Background Pregnancy-associated hemorrhagic stroke is considered a serious complication. Although coagulopathy, pregnancy-induced hypertension, eclampsia, and other systemic complications have been emphasized, pre-existing cerebrovascular diseases (CVDs) have not been fully analyzed. To clarify the role of these vascular lesions more in detail, the Japan Neurosurgical Society conducted a nationwide survey on all the neurosurgical institutes across Japan. Methods This 2-year survey focused on hemorrhagic stroke occurring in pregnancy, delivery, and puerperium. Clinical data based on retrospective chart review were obtained through a questionnaire and analyzed according to the time of onset, underlying CVDs, obstetric systemic complications, therapeutic approaches, and maternal and neonatal prognoses. Results The survey identified 97 hemorrhagic strokes that were associated with pregnancy. Baseline CVDs responsible for hemorrhage were detected in 54 cases (55.7%), among which 47 lesions (87.0%) had been undiagnosed before stroke onset. The detection rate of baseline CVDs before the 32nd week of gestation was significantly higher than that after the 32nd week (90.0% versus 53.3%, P =.0017). Arteriovenous malformations (AVMs) were the most frequent CVDs causing intracranial hemorrhage, occurring at 1.8 times the frequency of ruptured aneurysms during pregnancy. Poor outcomes, including 10 deaths, were seen in 36.1% of the cases despite aggressive treatment. Conclusion Pregnancy-associated hemorrhagic strokes frequently concealed baseline CVDs, especially when they occurred before the 32nd week of gestation. AVMs were the predominant bleeding source. For appropriate treatment, therefore, close examination for cerebral vascular lesions is essential when a pregnancy-associated hemorrhagic stroke is encountered.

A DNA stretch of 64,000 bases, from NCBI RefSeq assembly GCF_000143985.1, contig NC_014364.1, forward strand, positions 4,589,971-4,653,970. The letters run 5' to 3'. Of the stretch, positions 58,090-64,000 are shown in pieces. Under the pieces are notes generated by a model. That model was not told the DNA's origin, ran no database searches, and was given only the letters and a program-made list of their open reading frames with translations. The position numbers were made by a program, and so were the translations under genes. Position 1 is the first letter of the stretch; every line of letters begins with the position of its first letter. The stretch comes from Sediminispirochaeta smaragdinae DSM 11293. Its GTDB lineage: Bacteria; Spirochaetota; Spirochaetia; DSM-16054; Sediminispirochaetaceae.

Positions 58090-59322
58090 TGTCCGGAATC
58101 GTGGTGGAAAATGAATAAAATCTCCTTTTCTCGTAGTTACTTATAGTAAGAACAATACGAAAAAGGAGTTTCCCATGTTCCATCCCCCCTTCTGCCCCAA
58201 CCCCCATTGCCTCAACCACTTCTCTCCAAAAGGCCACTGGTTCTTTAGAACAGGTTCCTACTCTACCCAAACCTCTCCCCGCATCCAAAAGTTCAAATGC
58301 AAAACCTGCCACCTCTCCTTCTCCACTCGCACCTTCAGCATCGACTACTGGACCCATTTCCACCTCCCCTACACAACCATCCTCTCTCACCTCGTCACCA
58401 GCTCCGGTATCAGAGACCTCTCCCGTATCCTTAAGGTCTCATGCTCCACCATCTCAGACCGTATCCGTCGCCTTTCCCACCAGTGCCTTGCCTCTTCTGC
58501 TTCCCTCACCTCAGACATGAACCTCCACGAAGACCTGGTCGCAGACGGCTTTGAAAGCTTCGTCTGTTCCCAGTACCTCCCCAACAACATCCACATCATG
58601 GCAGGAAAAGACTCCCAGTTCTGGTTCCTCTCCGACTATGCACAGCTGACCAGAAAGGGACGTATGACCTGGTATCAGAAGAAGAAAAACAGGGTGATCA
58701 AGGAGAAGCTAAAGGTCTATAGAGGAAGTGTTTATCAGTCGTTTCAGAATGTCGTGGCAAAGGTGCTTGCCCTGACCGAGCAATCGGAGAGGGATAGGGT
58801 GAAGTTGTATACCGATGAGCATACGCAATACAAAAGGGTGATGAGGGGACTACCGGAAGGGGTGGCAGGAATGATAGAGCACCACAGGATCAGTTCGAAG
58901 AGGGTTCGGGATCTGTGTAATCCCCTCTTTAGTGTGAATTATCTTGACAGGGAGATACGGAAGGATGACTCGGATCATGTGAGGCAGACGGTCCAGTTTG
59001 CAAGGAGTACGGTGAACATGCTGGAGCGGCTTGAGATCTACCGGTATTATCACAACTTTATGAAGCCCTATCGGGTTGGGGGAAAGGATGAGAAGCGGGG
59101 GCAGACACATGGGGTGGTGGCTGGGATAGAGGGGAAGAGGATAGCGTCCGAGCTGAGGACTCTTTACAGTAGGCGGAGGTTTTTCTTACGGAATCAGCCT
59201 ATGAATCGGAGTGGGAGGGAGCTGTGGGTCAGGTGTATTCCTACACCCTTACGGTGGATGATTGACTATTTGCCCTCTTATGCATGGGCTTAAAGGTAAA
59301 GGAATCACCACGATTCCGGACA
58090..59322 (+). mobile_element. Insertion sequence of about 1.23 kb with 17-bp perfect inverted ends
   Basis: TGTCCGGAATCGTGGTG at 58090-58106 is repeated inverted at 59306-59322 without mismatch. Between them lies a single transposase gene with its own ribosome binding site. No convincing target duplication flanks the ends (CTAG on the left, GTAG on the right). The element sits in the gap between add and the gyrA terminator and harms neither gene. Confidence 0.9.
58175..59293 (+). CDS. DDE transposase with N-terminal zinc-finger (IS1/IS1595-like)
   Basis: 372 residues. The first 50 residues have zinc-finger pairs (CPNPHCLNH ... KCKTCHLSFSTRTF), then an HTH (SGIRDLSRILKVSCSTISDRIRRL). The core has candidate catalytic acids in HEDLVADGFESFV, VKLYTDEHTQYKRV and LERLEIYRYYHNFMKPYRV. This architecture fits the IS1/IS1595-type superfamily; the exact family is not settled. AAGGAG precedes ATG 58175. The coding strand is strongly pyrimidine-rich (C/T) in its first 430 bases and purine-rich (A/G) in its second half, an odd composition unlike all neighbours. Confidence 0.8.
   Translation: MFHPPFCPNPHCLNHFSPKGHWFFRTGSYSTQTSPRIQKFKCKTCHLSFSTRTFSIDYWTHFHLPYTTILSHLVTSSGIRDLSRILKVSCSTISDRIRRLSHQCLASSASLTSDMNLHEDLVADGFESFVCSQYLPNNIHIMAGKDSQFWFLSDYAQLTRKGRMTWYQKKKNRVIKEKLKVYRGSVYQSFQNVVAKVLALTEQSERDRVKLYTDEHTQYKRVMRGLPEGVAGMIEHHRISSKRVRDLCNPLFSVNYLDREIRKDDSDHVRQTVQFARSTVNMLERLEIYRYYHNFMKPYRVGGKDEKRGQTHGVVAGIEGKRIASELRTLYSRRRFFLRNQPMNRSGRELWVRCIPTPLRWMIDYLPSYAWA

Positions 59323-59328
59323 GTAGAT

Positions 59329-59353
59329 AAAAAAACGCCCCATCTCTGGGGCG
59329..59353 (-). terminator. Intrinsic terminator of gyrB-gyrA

|Journal||Journal of Stroke and Cerebrovascular Diseases|
|Publication status||Published - Feb 1 2014|
All Science Journal Classification (ASJC) codes
- Clinical Neurology
- Cardiology and Cardiovascular Medicine